Lawmakers in the South American country’s congress have voted to set up a committee investigating if chlorine dioxide could be used in the fight against the deadly virus.
The chemical is commonly used in industrial processes such as sterilising medical equipment, cleaning industrial machinery or bleaching wood and textiles.
Scientists across the planet have repeatedly warned against its use inside the human body pointing out that the effects – including internal bleeding, respiratory failure and acute kidney failure – could be lethal.
But in a move echoing Donald Trump’s infamous suggestion that scientists should explore the idea of injecting bleach, Peruvian congress member Posemoscrowte Chagua introduced a congress motion on Thursday asking health ministers to take evidence on the subject.
Lawmakers voted 49 to 39 in favour of his proposal.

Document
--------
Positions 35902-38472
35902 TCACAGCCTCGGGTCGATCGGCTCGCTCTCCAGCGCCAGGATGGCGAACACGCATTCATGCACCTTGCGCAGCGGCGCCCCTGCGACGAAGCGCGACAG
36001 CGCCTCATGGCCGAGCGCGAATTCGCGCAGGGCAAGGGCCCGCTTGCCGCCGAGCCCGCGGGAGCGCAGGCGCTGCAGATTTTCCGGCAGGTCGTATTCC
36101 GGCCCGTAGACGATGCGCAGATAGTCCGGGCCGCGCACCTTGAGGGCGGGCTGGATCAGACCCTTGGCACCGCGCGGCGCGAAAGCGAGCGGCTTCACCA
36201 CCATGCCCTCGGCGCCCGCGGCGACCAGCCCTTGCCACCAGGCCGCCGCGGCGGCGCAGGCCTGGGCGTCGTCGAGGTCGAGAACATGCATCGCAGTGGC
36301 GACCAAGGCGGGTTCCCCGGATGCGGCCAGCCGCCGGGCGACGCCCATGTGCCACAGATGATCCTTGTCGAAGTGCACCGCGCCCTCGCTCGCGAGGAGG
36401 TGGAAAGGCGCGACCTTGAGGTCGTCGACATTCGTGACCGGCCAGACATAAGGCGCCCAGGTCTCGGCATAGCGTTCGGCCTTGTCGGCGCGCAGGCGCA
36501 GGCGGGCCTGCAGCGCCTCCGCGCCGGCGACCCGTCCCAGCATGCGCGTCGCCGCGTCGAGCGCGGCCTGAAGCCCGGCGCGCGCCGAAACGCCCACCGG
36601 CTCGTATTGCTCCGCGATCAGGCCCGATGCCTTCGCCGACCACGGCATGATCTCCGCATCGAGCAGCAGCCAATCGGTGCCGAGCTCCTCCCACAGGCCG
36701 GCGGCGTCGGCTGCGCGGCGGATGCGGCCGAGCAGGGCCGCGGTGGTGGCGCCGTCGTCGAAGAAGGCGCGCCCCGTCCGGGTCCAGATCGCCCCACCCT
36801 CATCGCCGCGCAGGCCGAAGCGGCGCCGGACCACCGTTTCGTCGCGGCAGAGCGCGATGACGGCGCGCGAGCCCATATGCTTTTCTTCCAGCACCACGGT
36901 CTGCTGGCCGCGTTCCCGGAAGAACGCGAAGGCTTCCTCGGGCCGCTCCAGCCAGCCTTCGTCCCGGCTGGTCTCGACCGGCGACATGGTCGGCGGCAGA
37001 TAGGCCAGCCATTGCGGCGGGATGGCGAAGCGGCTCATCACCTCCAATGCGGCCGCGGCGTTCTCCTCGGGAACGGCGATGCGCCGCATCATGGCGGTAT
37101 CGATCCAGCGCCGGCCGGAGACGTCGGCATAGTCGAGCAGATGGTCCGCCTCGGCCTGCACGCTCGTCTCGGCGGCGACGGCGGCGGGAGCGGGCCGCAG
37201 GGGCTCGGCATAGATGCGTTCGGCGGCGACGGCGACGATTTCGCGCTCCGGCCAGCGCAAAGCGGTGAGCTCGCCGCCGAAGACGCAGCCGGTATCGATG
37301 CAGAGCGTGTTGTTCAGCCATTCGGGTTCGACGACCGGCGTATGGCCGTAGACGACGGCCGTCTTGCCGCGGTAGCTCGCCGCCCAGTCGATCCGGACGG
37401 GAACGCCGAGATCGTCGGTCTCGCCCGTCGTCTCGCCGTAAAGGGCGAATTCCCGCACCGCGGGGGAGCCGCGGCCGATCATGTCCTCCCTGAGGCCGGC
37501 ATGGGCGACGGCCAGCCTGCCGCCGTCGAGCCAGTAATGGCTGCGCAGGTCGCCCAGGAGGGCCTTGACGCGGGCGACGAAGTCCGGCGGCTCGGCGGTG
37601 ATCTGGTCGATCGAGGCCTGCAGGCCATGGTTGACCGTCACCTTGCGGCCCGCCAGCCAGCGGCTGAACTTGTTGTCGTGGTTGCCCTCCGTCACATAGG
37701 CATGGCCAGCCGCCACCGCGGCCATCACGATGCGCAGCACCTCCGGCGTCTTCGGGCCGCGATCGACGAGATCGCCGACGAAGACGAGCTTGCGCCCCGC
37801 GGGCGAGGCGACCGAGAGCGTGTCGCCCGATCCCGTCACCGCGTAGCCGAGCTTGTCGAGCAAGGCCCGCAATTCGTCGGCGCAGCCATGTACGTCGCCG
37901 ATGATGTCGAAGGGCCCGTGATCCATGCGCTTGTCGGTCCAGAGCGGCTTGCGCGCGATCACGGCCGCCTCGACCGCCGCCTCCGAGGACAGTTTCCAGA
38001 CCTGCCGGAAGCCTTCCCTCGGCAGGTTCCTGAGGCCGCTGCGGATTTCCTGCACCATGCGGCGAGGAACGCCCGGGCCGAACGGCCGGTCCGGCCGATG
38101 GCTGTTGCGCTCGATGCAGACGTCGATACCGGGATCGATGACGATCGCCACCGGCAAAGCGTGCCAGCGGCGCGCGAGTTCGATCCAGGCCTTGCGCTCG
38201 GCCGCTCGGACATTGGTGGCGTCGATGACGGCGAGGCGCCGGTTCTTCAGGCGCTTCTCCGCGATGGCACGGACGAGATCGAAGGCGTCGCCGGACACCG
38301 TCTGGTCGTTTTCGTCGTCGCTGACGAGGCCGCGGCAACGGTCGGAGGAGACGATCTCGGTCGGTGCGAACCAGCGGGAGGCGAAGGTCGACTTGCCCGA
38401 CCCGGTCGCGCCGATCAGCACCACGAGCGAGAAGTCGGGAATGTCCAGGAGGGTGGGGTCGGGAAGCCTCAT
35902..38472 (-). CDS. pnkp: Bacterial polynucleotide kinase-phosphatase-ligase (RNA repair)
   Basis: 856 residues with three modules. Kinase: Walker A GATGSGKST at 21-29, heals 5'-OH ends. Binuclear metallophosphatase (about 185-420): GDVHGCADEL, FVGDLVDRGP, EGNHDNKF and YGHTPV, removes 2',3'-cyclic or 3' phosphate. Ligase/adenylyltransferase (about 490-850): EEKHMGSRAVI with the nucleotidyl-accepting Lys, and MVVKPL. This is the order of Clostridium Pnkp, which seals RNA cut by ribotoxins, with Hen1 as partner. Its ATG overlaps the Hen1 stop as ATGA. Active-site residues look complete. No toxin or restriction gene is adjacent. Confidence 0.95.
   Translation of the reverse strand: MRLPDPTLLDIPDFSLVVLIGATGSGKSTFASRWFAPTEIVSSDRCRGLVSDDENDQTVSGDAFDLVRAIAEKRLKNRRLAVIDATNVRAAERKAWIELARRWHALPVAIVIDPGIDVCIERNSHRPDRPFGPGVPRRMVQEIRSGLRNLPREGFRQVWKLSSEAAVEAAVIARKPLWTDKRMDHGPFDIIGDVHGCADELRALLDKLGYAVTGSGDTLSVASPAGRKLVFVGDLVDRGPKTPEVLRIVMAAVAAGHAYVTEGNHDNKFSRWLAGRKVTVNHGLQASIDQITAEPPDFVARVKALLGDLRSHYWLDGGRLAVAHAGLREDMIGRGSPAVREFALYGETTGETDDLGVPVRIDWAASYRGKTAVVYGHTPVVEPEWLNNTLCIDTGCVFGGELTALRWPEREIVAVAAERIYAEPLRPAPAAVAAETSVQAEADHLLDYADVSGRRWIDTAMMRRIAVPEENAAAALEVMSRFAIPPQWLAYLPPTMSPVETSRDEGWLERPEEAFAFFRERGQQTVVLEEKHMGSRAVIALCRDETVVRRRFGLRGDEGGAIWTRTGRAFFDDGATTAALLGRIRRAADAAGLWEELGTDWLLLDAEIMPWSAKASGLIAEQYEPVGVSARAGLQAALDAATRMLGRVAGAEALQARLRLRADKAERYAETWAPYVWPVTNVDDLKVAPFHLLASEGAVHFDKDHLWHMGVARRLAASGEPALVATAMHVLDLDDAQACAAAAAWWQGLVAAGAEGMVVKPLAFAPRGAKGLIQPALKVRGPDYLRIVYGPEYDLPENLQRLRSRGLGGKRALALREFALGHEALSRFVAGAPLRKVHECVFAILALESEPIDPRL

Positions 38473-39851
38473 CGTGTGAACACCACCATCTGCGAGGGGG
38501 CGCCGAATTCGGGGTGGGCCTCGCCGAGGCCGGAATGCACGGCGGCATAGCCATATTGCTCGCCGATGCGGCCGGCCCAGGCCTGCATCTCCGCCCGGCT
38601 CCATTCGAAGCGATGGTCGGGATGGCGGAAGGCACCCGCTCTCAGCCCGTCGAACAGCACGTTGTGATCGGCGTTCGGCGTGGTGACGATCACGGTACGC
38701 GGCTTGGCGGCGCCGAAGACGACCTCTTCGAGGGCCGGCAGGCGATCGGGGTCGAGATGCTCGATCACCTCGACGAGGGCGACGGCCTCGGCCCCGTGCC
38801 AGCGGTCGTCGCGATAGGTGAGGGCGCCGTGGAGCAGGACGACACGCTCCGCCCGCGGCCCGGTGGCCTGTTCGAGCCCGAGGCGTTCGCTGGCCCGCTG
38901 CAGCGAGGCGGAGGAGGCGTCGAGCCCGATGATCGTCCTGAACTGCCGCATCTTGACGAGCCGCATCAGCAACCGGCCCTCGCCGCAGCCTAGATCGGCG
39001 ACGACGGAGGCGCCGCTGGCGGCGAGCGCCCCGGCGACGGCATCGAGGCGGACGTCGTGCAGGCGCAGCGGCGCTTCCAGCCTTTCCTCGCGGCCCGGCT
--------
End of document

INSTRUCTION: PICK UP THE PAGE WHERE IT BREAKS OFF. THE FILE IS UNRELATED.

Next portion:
The vote came as Peru continues to be devastated by the pandemic.
The country has the highest reported per capita death rates in the world and, while fatality numbers are now slowing slightly, April saw record numbers of people killed by the virus.
That followed the country’s “vaccinegate” scandal, which saw hundreds of politicians jump the national queue to secretly receive their jabs early, prompting considerable national outrage.
All the same, not everyone agrees that bleach is the answer to the nation’s woes.
Samuel Cosme, general secretary of Peru’s society of intensive care specialists, condemned congress’s move, saying he had already had to repeatedly treat Covid-19 patients whose conditions had been worsened by consuming chlorine dioxide.
“The situation with the pandemic in Peru is lamentable, and so is the situation in our congress,” he said.